3. Thank you for sharing Kia’s story with us, Crystal, it couldn’t have been easy. People always ask me if Stacey has an eating disorder as she’s stick thin and always looks ill. She does nothing but eat though, and definitely can’t be making herself sick or anything after meals as she tends to sit with us and play games with her little brother. I’ll definitely be keeping a close eye on her just incase though

  4. Thank you for sharing you and Kira’s story with us. It’s important for people to read stories like yours and to look into any and all signs.

  5. I’m so happy that Kira is happy and healthy now and that you spoke about it.
    I have some serious suspicions my brother has taken on that path, but our GP laughed and thought it wasn’t that bad. My mum thinks I just try to find something wrong about him. I guess, only time will show.

  6. Some great tips and advice. Thank you for sharing–and I hope your daughter is doing better. It’s hard, dealing with anorexia, and she’s lucky to have such a lovely mother as yourself.

  7. Glad that your kid is doing well now. Bullies are always be there and the many more bullies to come. Better learn to overcome it and not overthink them. Remember, bullies have their own issues too.

  8. I’m so glad that your daughter is on the path to recovery now. It is such a debilitating illness. Many years ago I was part of a dancing school and one of our students was suffering from anorexia, it was so hard to see her go through it. I really struggled to understand her actions, I understand now. Thank you for sharing your story.

  9. It’s sad to hear about Kira’s illness, but it’s wonderful that she’s now on a healthy path to recovery wit your support. Sharing this is very brave and a big help to others to recognize the signs in time.

  10. Thank you so much for telling your story- As parents we can miss things. The signs you missed I would have also dismissed as it all seem reasonable! Thank you for sharing your story to bring awareness. I’m glad you’re daughter is recovering!

  11. This is not a shameful disease at all. It’s a time in life when we are just confused with what “our own norm” is… We are struggling to fit in, to accomplish school, to figure out who we are as people. I know for a fact almost all if not ALL women go through episodes like this. I am glad you now know that Kira is/was going through this and you are there to be her rock!

  12. This is so very sad but you cannot blame yourself for missing signs! I was anorexic as a teenager and I became very very adept at hiding things. I am absolutely great now, there is hope x

  13. I have a daughter and I worry so much that she may face this journey, no matter the age it can start early and it is something us as parents do have to look out for, but sometimes though signs are not clear, but awareness and sharing that with out children be it or or girl, is worthing while! xx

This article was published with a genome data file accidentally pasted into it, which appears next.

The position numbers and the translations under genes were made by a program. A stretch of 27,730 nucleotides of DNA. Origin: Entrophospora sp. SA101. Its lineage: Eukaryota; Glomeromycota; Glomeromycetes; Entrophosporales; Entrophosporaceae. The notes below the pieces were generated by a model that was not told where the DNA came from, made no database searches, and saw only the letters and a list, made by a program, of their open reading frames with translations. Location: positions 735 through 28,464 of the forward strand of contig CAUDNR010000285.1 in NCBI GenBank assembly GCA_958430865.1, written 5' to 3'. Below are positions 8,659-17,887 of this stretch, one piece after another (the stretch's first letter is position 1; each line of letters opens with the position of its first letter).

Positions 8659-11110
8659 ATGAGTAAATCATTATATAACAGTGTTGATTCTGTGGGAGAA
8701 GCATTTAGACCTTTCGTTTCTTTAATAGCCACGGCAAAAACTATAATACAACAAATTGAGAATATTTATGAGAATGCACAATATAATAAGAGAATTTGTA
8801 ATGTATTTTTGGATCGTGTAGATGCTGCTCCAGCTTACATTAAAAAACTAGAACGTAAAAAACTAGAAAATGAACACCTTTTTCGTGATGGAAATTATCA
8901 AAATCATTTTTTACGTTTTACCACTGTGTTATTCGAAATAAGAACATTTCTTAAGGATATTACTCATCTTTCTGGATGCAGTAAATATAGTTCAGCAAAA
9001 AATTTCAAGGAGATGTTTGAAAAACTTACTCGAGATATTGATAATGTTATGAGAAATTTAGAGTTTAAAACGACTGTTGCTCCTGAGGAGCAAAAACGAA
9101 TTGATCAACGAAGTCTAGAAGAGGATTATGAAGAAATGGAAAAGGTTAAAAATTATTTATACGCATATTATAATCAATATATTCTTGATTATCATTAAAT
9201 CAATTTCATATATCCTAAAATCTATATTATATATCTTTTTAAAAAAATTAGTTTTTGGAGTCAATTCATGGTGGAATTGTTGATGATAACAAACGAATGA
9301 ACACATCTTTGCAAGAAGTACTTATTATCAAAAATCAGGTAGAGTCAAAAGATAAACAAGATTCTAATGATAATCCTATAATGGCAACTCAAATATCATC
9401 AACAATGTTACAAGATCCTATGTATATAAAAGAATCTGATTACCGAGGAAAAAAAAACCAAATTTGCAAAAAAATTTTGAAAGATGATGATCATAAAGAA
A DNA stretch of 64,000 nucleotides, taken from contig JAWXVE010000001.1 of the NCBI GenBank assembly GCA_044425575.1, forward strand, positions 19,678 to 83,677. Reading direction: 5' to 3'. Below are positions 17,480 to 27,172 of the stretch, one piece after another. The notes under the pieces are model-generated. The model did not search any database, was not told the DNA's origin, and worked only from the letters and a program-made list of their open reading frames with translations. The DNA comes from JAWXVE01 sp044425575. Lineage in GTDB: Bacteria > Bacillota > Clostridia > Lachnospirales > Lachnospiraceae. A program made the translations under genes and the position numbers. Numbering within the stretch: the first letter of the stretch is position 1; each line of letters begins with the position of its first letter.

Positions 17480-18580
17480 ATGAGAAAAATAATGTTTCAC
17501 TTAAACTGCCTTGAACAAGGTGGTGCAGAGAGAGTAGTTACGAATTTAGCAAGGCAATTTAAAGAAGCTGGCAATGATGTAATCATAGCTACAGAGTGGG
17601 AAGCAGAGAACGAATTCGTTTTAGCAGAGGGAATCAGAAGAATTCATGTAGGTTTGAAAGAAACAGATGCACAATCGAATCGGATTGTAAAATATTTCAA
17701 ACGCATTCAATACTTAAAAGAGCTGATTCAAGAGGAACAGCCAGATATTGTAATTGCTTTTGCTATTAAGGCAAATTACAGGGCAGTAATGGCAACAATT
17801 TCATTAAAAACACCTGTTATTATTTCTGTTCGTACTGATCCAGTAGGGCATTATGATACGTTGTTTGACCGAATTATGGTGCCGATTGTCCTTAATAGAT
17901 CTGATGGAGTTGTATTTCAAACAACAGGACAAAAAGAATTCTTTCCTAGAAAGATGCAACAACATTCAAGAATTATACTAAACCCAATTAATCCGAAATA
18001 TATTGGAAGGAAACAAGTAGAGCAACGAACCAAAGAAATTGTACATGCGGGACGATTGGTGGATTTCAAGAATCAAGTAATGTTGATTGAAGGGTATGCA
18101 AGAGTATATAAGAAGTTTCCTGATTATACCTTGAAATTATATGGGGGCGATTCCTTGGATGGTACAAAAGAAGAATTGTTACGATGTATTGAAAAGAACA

14. I suffered with anorexia and it is hard to tell as you do your utter best to hide it from anyone and want to be alone with it. So important to raise awareness though and let people know of the signs in order to help the people you love! Thank you ☺️

  15. So amazing that you have been able to be there for her through tis – eating disorders are such lonely conditions. Believe me, and those in the grip of them are able to hide them very well so no-one should be blamed for not spotting the signs.

  16. so happy for you! this sickness is horrible! I was watching a tv program last night about it and It just broke my hear!

  17. Oh my god how heart breaking for you. Do not blame yourself. and your doing fantastic by raising this important issue. xx

  18. How extremely hard this must have been for the both of you. Any illness is difficult to deal with but I am so glad she on the mend and you have done brilliantly in supporting her. Don’t blame yourself you are doing fantastic and I’m sure you have raised awareness with this post x

  19. It’s not that you don’t know your daughter, it’s just that you didn’t see this one coming. This doesn’t make you a bad mother, teens will always be more prone to this than any other age group. I’m sure you’re doing the best that you can to help her get through it now that you’re aware of what she’s going through.

  20. Don’t blame yourself or your daughter. To be honest, it would be healthier to not blame anyone and do what we can to support our children through this. I’ve never experienced this before, I can only imagine what you felt and what you both had to go through. You’re a good mother and you’re doing your best.

  21. That would be horrific to find out that your child had that. But you can’t just take all the blame. That doesn’t help either. I know it would be rough. My daughter is starting to reach that age where kids will begin to be brutal and all I can do is listen and pay attention to what is going on. It’s scary though.

  22. I’m just glad that it was picked on early before it caused damage. Even though you missed the signs, you’re still her mother and that’s enough. Parenting can be hard and it’s okay. The best part is that she’s recovering if not fully recovered.